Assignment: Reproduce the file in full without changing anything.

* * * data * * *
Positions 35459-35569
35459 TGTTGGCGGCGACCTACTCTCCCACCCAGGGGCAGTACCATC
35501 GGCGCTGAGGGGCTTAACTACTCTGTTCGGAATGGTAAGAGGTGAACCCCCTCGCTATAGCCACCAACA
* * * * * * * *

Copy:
Positions 35459-35569
35459 TGTTGGCGGCGACCTACTCTCCCACCCAGGGGCAGTACCATC
35501 GGCGCTGAGGGGCTTAACTACTCTGTTCGGAATGGTAAGAGGTGAACCCCCTCGCTATAGCCACCAACA